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Why Solomon Ortiz Jr. Really, Really Needs to Run Against Republican Blake Farenthold

by: Katherine Haenschen

Mon Dec 02, 2013 at 10:30 AM CST

Last week, we reported that former State Representative Solomon Ortiz Jr. has been exploring a run for Congress -- for CD-27, to be exact, the district that his father held for 27 years.

Ortiz Sr. lost to Blake "Ducky Pajamas" Farenthold in 2010, another victim to the Tea Party wave and poor organizing in Nueces County. His son, Ortiz Jr., was defeated by Raul Torres in 2010, who elected not to run again when his district was drawn out from underneath him.

Now, Ortiz Jr. is exploring a run for CD-27. Not only is he the strongest candidate Democrats could possibly field in the race, his candidacy would be crucial to expanding organizing in Nueces County and helping elect Democrats up and down the ballot.

Below the jump, read more about why Solomon Ortiz Jr. needs to get in the race for CD-27.

The race would be an uphill battle, for sure -- but it's a worthwhile effort, and it would give Democrats another important reason to organize in the geography covered by CD-27.

Yes, the district has been dramatically redrawn during the 2011 redistricting shenanigans, but Ortiz's candidacy will help push the district back into being competitive and provide resources and urgency for increased organizing in key parts of Texas.

His candidacy would bring more needed organizational resources to Nueces County.

Ortiz's campaign would result in a stronger Nueces County coordinated campaign, which would help other Democrats on the ballot. Nueces County should be more of a Democratic stronghold than it currently is, based on voter turnout, election results, and demographics. A credible candidate like Ortiz can go toe-to-toe with the flailing embarrassment that is Blake Farenthold and campaign on the incumbent's refusal to do his basic job -- for instance, his refusal maintain the same level of federal funding to public transit programs in the community.

Battleground Texas can't do all of the work themselves to organize and turn out new Democratic voters in our state -- they need strong candidates on the ballot to engage local Democrats and activists across the state and help engage as many voters as possible. A serious campaign by Ortiz will give a broad swathe of Democratic organizations and allied institutions a reason to invest in Nueces County and get it on a permanent path to being a Democratic-majority area.

The district is more than just Nueces County, and other key areas can also benefit from a strong Congressional candidate.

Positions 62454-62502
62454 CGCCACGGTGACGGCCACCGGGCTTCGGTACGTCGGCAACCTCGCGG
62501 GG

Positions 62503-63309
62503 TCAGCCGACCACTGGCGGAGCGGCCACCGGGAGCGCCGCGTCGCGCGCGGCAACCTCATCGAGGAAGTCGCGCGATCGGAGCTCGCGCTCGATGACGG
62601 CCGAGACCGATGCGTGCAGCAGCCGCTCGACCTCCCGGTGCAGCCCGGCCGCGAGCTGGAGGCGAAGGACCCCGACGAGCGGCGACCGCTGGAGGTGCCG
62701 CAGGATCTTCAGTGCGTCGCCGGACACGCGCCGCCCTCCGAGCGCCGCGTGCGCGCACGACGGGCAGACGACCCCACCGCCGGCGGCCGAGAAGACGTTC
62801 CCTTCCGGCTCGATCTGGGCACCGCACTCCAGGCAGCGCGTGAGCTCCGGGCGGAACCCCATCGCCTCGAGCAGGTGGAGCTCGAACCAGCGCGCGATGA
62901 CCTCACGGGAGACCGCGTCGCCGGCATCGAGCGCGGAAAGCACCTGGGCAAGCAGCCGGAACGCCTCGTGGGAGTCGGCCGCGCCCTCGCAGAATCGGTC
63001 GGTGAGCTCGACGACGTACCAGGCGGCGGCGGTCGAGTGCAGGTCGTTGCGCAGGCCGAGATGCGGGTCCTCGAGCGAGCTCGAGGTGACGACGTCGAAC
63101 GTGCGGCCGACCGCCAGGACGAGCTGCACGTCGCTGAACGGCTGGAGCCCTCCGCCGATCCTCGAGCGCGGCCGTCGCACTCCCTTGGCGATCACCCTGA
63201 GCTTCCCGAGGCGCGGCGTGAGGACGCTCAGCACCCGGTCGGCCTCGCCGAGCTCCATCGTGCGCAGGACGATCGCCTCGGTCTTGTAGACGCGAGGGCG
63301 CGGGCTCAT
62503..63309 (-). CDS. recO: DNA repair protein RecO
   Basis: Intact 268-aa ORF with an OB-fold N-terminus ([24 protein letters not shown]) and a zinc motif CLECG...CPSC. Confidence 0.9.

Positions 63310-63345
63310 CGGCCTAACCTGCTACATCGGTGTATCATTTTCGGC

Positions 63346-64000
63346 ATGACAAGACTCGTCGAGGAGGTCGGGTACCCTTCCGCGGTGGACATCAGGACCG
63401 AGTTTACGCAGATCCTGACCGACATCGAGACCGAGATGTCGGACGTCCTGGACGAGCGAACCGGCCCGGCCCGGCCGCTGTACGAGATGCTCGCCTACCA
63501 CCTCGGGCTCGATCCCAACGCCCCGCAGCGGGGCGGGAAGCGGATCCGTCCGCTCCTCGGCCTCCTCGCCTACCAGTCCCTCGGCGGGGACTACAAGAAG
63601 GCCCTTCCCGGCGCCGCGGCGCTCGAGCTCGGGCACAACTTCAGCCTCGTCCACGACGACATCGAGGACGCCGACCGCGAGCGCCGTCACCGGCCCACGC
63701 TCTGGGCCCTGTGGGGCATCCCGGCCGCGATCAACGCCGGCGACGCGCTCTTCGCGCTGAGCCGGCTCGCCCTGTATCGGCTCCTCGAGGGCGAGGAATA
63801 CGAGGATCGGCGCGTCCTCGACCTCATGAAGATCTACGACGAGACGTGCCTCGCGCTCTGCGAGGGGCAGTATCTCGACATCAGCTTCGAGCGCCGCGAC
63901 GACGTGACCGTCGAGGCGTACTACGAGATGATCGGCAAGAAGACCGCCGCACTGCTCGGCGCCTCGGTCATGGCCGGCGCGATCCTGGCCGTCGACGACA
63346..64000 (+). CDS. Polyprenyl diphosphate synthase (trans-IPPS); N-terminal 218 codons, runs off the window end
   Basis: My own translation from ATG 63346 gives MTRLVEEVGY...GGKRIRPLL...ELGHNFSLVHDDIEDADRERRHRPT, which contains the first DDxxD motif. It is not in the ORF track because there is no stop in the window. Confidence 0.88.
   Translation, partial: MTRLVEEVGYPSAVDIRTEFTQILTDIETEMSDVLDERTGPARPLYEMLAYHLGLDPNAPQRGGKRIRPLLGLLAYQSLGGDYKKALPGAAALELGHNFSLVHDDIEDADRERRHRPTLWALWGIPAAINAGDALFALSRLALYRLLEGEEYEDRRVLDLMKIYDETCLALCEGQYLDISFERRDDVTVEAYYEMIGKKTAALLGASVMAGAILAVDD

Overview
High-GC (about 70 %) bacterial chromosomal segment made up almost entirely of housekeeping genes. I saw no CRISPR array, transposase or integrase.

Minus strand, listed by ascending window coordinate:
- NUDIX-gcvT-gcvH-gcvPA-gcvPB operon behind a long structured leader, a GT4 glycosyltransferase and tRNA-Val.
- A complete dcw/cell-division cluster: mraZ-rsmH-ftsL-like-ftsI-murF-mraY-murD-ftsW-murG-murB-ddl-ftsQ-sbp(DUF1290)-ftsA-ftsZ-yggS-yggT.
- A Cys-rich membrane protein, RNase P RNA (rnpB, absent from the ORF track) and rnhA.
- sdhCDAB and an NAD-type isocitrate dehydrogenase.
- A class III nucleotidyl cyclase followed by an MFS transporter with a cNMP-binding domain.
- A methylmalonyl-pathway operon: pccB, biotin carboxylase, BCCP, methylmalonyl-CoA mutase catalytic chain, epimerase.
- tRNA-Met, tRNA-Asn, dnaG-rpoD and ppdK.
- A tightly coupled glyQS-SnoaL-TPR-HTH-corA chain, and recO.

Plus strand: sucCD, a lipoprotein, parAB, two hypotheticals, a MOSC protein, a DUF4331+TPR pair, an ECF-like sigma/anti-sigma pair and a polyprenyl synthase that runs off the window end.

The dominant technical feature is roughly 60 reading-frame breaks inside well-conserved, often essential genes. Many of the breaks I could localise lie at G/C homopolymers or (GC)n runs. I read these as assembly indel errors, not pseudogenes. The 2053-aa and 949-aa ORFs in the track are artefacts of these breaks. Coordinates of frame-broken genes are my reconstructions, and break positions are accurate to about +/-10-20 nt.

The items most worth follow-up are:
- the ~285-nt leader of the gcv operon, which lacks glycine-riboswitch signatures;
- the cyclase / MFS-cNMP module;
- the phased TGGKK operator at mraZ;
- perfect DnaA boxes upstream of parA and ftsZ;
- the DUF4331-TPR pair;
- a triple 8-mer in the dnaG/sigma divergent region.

CD-27 currently includes portions of Bastrop and Caldwell counties, which can also produce increased Democratic vote share with an influx of resources and excitement. Even the City of Victoria is 42% Hispanic. There's a ton of untapped potential in the new CD-27. The more exciting candidates we can put on the ballot, the more likely we are to increase Democratic turnout.

He has substantial name ID owing to his own career in public service and his father's nearly three decades in Congress.

Ortiz Jr. would start any race with sizable name ID and a strong pool of donors in Texas and nationally who have previously given to him or his father. He's also a credible messenger for the Democratic Party in Hispanic communities. The district in its current incarnation is 49.2% Hispanic. Ortiz can push back against attacks on Democrats in communities that are familiar with his family's record of public service.

He'd be the Inigo Montoya of 2014 Congressional Candidates.

Think about it: son runs for office to avenge the loss of his father, restoring strong representation to his home community, ousting one of the more embarrassing members of Congress. Farenthold deserves a strong, hard challenger -- he won as a result of Democrats basically falling asleep at the wheel in Nueces County in 2010. It's time for Ortiz to come back, help lead the efforts to rebuild the Democratic Party in Nueces County, and give Blake Farenthold a serious challenge.

I hope that whatever Ortiz needs to make his decision to run -- whether it's a campaign plan or commitment of resources -- can come together in the next week. Filing ends a week from today, Monday, December 9.  

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Do not republish without express written permission.

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